Genetic Informatics Trial of Warfarin to Prevent Deep Vein Thrombosis - GIFT
Contribution To Literature:
The GIFT trial showed that genotype-based dosing of warfarin is superior to standard management in increasing the amount of time spent in target therapeutic range over 4 weeks and reducing clinical events up to 30 days, among patients needing anticoagulation for VTE prophylaxis following hip and knee arthroplasty.
The goal of the trial was to assess the safety and efficacy of genotype-based dosing of warfarin among patients needing venous thromboembolism (VTE) prophylaxis for hip and knee arthroplasty.
Patients undergoing elective hip or knee surgery and requiring warfarin (goal international normalized ratio [INR], 1.8 or 2.5) were randomized in a 1:1 fashion to genotype-guided dosing of warfarin or routine management for the first 11 days. Warfarin dosing was guided by a web application (WarfarinDosing.org) that incorporated clinical variables for all patients and also incorporated single-nucleotide polymorphisms in VKORC1, CYP2C9, and CYP4F2 for patients randomized to genotype-guided dosing algorithms.
• Total number of enrollees: 1,650
• Duration of follow-up: 60 days
• Mean patient age: 72.2 years
• Percentage female: 49.7%
• Planning to undergo elective hip or knee arthroplasty
• Age ≥65 years
• Life expectancy >6 months
• Genotype or therapeutic warfarin dose known from prior therapy
• Prior nonadherence
• Contraindication to warfarin
• Treatment plan to receive an anticoagulant other than warfarin
• Known thrombophilia
• Bleeding disorder
• Serious bleeding event within past 2 years (unless caused by trauma)
• Baseline INR ≥1.35
• Additional indication for warfarin (e.g., atrial fibrillation).
Other salient features/characteristics:
• White race: 91%
• Knee replacement: 74%
• Target INR 1.8: 50%
• Wild-type VKORC1 genotype was noted in 37%, heterozygous in 45%, and homozygous for G-A mutation in 17% of patients; wild-type CYP2C9 genotype was noted in nearly 80% of patients, with homozygous genotype for CYP2C9 in about 1.5-2%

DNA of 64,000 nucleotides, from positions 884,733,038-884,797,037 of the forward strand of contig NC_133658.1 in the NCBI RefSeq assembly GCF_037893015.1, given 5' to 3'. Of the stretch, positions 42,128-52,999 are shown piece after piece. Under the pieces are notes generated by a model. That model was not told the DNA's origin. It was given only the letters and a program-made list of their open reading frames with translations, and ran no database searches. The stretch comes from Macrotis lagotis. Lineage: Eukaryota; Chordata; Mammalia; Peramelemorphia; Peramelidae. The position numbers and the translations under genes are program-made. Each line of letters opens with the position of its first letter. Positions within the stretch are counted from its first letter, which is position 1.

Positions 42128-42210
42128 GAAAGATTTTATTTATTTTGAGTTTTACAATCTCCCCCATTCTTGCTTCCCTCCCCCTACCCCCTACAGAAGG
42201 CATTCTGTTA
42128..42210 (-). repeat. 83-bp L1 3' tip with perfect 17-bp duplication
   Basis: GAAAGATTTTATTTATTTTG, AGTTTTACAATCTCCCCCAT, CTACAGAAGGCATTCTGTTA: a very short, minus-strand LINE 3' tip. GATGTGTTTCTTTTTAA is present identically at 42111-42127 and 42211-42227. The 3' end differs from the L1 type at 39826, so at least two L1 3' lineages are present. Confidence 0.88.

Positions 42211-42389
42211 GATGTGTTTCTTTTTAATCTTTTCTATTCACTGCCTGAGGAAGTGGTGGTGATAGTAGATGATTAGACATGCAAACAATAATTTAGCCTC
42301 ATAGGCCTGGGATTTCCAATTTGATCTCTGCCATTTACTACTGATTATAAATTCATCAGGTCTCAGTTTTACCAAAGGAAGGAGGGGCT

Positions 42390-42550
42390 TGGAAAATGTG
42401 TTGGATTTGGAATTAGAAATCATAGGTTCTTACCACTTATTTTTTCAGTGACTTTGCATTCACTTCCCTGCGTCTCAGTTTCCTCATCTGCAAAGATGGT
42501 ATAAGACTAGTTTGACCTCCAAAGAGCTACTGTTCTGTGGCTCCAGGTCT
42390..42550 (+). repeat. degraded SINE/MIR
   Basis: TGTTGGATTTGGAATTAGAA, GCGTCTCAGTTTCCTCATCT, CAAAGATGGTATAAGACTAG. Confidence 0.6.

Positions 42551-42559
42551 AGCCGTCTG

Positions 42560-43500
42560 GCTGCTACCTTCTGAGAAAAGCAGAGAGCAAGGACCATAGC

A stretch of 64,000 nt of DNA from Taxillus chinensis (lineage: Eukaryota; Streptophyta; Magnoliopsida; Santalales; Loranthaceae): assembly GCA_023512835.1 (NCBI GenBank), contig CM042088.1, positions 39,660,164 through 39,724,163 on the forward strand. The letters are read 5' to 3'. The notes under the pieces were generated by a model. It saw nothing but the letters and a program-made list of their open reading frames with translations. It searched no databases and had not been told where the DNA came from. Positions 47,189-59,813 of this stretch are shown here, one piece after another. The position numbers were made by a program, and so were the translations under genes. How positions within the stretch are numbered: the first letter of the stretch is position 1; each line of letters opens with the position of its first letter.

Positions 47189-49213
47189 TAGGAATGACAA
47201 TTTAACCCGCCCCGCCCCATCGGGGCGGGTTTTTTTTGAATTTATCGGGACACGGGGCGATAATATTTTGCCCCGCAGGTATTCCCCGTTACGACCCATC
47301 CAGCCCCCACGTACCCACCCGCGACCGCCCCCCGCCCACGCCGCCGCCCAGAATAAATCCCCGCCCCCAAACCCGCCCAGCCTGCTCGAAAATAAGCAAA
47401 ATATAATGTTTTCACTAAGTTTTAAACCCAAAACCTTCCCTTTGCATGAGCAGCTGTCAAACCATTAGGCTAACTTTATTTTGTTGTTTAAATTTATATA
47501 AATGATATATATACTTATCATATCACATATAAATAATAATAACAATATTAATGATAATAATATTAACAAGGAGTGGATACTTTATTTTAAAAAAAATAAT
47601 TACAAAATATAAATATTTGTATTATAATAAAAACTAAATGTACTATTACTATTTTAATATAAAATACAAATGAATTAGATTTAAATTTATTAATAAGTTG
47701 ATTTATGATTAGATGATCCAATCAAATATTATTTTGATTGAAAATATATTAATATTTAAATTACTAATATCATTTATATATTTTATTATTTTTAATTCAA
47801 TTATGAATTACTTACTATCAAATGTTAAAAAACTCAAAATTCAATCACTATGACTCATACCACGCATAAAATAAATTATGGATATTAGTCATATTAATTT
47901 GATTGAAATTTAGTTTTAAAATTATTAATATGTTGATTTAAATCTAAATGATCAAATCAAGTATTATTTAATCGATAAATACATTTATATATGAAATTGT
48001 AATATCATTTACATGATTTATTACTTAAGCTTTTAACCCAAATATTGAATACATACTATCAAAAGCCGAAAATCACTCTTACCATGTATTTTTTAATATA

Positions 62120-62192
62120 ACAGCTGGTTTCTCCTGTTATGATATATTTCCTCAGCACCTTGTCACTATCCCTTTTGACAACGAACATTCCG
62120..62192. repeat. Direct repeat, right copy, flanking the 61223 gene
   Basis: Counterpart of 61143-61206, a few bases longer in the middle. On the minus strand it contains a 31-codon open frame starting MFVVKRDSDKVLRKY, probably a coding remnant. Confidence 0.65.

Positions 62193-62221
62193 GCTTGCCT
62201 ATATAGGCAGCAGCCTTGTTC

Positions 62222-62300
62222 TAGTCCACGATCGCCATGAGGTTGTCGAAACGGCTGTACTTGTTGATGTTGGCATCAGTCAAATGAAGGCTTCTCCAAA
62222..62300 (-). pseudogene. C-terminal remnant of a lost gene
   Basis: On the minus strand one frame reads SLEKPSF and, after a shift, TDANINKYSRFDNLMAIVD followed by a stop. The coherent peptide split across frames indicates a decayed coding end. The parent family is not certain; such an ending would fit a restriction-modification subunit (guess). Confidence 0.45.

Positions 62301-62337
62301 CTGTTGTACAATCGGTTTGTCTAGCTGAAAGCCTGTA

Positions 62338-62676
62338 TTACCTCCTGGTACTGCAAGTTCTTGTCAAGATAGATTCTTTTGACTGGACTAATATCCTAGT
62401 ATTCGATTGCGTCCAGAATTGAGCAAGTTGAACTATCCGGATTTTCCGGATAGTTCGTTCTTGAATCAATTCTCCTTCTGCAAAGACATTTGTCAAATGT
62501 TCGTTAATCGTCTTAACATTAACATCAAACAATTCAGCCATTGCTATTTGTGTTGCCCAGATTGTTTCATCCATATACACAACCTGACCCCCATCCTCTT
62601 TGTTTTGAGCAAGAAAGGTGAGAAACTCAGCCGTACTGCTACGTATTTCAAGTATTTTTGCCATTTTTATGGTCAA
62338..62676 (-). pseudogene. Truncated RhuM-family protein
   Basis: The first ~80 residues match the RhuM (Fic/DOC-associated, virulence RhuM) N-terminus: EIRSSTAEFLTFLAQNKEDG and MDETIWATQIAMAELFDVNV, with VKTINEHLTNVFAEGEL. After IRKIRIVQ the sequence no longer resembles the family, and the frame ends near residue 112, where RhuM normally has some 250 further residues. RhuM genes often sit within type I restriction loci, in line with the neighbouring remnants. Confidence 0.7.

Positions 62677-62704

The primary endpoint, major adverse cardiac events (major bleeding within 30 days, INR ≥4 within 30 days, death within 30 days, and symptomatic or asymptomatic VTE confirmed by objective testing within 60 days of arthroplasty) for genotype guided vs. routine management, was 10.8% vs. 14.7%, p = 0.02.
• Major bleeding on days 1-30: 0.2% vs. 1.0%, p = 0.06
• INR ≥4 on days 1-30: 6.9% vs. 9.8%, p = 0.04
• VTE days 1-60: 4.1% vs. 4.8%, p = 0.48
Secondary outcomes for genotype guided vs. routine management:
• Time in therapeutic range through first 4 weeks: 54.7% vs. 51.3%, p = 0.004
The results of the GIFT trial indicate that genotype-based dosing of warfarin for days 1-11 (for VKOR1C, CYP2C9, and CYP4F2) was superior to standard management in increasing the amount of time spent in target therapeutic range over 4 weeks and also for reducing clinical events up to 30 days, primarily related to a high INR and bleeding, among patients needing anticoagulation for VTE prophylaxis following hip and knee arthroplasty. This indicates benefits in both safety and efficacy with such a strategy.
Genotype-guided management is not endorsed by current guidelines due to largely negative results from other randomized controlled trials, other than EU-PACT, where a similar benefit was noted. The algorithm used in the current trial is different from other trials, and needs further validation in larger studies before this strategy can be broadly implemented. It is also important to note that nearly 91% of enrolled patients were white, which may limit generalizability to other ethnic groups.
The cost-effectiveness of this strategy needs to be further assessed. Further, with the availability and widespread use of direct oral anticoagulants, it is unclear if this strategy would be incrementally beneficial from either an efficacy or cost standpoint.
Gage BF, Bass AR, Lin H, et al. Effect of Genotype-Guided Warfarin Dosing on Clinical Events and Anticoagulation Control Among Patients Undergoing Hip or Knee Arthroplasty: The GIFT Randomized Clinical Trial. JAMA 2017;318:1115-24.
Clinical Topics: Anticoagulation Management, Arrhythmias and Clinical EP, Prevention, Pulmonary Hypertension and Venous Thromboembolism, Anticoagulation Management and Atrial Fibrillation, Anticoagulation Management and Venothromboembolism, Atrial Fibrillation/Supraventricular Arrhythmias
Keywords: Anticoagulants, Arthroplasty, Replacement, Knee, Atrial Fibrillation, Blood Coagulation, Blood Coagulation Disorders, Genotype, Hemorrhage, International Normalized Ratio, Mutation, Polymorphism, Single Nucleotide, Primary Prevention, Surgical Procedures, Elective, Thrombophilia, Venous Thromboembolism, Venous Thrombosis, Warfarin
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